American Motors AMC was an American automobile company formed on January 14, 1954 by the merger of the Nash-Kelvinator Corporation and the Hudson Motor Car Company . Nash-Kelvinator Corporation was the result of a merger in 1937 between Nash Motors and Kelvinator Appliance Company. The union of these two companies was brought about as a result of a condition made by George W. Mason prior to his appointment as CEO of Nash. Nash-Kelvinator ranked 27th among United States corporations in the value of World War II production contracts.
Nash Motors Company was an American automobile manufacturer based in Kenosha, Wisconsin, in the United States from 1916 to 1937. From 1937 to 1954, Nash Motors was the automotive division of the Nash-Kelvinator Corporation. Nash production continued from 1954 to 1957 after the creation of American Motors Corporation.
Nash Motors was founded in 1916 by former General Motors president Charles W. Nash who acquired the Thomas B. Jeffery Company. Jeffery's best-known automobile was the Rambler whose mass production from a plant in Kenosha, Wisconsin began in 1902.
By 1964, Studebaker production in the United States had ended, and its Canadian operations ceased in 1966. The "Big Three", plus the smaller AMC, Kaiser Jeep, International Harvester, Avanti, and Checker companies were the remaining North American auto manufacturers.

The M422 Mighty Mite , introduced in 1959, was the result of a pilot model test made at the end of the WW II. The vehicle was conceived in response to the need for a truck light enough to be flown to forward positions by helicopter and manhandled if necessary. The initial design of the M422 was made by Ben F. Gregory, an automotive engineer. Gregory's first pilot model did well enough in tests in 1946 to lead to the formation of a company to develop the vehicle, and the Mid-American Research Corporation Incorporated (MARCO) in Wheatland, Pennsylvania to accomplish the task.It had a number of unique features; center-point steering, individual wheel suspension with front leading arms and rear trailing arms, inboard brakes mounted on the differential case, and lightweight aluminum construction.When MARCO studied the history of the Jeep, one name which kept cropping up in their research was Harold Crist, and the company decided that it needed him for the project. Crist brought with him three of the men who had worked on the original Bantam; Mr. Hempfling, Mr. Turner, and Frank McMillan.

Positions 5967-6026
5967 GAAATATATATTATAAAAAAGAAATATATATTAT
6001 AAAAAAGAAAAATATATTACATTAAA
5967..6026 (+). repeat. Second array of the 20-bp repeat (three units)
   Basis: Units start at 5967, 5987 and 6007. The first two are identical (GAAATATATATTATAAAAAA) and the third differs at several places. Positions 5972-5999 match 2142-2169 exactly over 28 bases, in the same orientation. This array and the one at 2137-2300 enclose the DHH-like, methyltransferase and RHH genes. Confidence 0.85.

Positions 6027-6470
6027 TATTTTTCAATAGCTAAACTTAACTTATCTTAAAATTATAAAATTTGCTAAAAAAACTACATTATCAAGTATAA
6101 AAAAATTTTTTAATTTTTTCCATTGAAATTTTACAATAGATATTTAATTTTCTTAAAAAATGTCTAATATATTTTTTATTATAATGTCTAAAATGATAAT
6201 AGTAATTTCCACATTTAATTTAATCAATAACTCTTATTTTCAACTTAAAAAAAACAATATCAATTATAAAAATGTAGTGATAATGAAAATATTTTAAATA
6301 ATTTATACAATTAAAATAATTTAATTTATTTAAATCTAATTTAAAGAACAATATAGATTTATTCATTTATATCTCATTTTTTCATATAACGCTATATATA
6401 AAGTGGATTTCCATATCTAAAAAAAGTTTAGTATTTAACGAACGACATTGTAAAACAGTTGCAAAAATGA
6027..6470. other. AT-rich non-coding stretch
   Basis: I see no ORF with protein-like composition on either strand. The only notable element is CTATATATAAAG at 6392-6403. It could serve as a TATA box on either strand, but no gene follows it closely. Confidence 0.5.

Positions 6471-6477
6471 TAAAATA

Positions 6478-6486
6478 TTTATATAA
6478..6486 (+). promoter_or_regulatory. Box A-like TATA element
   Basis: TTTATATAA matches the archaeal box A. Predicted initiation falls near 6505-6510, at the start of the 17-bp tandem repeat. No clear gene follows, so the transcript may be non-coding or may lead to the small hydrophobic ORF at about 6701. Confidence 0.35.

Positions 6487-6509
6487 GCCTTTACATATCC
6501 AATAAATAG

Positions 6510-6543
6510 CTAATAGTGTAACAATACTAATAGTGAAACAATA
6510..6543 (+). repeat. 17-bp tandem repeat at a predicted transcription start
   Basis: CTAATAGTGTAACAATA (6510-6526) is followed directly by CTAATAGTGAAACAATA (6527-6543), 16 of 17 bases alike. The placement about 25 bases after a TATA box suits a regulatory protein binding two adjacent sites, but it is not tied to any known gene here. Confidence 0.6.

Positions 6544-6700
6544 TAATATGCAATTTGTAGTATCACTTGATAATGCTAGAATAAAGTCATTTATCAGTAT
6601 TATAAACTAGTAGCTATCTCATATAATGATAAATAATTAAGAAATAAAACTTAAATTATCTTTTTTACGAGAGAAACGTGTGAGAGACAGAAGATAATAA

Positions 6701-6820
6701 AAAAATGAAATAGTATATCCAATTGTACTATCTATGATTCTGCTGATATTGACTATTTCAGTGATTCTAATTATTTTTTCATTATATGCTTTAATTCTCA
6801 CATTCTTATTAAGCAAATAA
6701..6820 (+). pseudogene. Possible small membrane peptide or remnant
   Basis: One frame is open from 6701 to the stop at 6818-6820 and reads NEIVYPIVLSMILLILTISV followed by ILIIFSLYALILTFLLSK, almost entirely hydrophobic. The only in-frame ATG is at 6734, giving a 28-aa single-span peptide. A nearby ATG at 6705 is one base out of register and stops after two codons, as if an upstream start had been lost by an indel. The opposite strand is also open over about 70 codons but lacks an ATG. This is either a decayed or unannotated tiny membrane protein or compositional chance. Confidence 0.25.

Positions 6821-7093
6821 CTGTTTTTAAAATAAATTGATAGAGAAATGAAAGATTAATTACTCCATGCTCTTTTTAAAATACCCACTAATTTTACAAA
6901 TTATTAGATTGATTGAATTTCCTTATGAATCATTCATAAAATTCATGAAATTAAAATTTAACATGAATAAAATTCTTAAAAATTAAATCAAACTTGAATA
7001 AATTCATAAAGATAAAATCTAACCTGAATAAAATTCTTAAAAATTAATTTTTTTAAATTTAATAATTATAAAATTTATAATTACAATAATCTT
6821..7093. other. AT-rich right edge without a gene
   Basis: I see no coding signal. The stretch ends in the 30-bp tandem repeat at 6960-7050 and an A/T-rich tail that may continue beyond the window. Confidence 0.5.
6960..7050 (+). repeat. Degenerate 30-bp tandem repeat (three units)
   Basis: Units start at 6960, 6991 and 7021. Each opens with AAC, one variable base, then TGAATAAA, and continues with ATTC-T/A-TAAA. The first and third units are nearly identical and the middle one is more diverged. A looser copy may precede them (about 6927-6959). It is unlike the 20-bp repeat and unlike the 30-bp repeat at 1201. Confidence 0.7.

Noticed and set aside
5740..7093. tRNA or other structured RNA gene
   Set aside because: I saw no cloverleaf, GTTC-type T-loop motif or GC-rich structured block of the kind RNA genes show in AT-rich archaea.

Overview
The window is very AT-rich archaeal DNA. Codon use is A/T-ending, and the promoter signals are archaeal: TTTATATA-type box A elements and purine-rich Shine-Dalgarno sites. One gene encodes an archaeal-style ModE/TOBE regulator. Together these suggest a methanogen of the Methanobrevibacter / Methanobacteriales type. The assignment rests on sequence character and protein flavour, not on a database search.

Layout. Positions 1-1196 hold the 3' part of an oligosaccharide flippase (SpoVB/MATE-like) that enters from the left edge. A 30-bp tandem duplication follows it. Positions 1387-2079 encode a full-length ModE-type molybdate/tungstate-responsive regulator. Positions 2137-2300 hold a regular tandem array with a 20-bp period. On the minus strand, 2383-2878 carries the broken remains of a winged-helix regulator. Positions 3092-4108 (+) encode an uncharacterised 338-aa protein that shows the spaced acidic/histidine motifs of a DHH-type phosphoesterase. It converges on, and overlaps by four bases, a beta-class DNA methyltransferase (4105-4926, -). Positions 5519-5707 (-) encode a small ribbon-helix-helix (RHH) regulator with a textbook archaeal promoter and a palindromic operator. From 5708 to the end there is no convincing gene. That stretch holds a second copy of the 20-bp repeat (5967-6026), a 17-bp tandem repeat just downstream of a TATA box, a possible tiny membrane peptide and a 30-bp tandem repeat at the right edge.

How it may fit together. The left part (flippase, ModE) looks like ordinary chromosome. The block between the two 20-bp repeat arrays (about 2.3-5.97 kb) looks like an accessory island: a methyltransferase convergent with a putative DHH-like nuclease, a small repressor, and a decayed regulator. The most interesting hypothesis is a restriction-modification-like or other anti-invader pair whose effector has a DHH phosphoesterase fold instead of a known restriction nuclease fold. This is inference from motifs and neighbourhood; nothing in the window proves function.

After delivery of the units in December of 1952, tests of the 10 pilot models units showed the Marines that this design was worth pursuit. One major hitch was the German-built engine. Fate intervened when it was discovered that AMC was independently developing an air-cooled aluminum V4 engine. One thing led to another and the project was shifted in 1954 to the newly formed American Motor Corporation, about the time of its merger with Hudson and name change from Nash Kelvinator. That handoff put development into the hands of a more substantial company that morphed the vehicle into a larger rig.
Development of the vehicle continued from November 1954 to November 1957.Tests on the first seven were completed in December 1959.
In August 1979 , for the 1980 model year, AMC introduced four-wheel drive versions of the Spirit and Concord, calling the collective line the AMC Eagle. Eagles rapidly became one of the company's best-known products and is considered one of the first "crossover SUVs" . Featuring an innovative full-time four-wheel drive system , it sold best in snow-prone areas. Sales started strongly but declined over time. While the two-wheel drive Spirit and Concord were both discontinued after 1983 as the company concentrated on its new Renault Alliance, the Eagle survived for five years longer, albeit only in station wagon form, into the 1988 model year. This meant the four-wheel drive Eagle was the lone representative of the AMC brand from 1984Ц1988. All the company's remaining output was branded Renault or Jeep. The last AMC Eagle was built on December 14, 1987.
Vehicles made by American Motors Corporation (AMC) and Jeep have used a variety of transmissions and transfer case systems throughout the years in which they have been produced.
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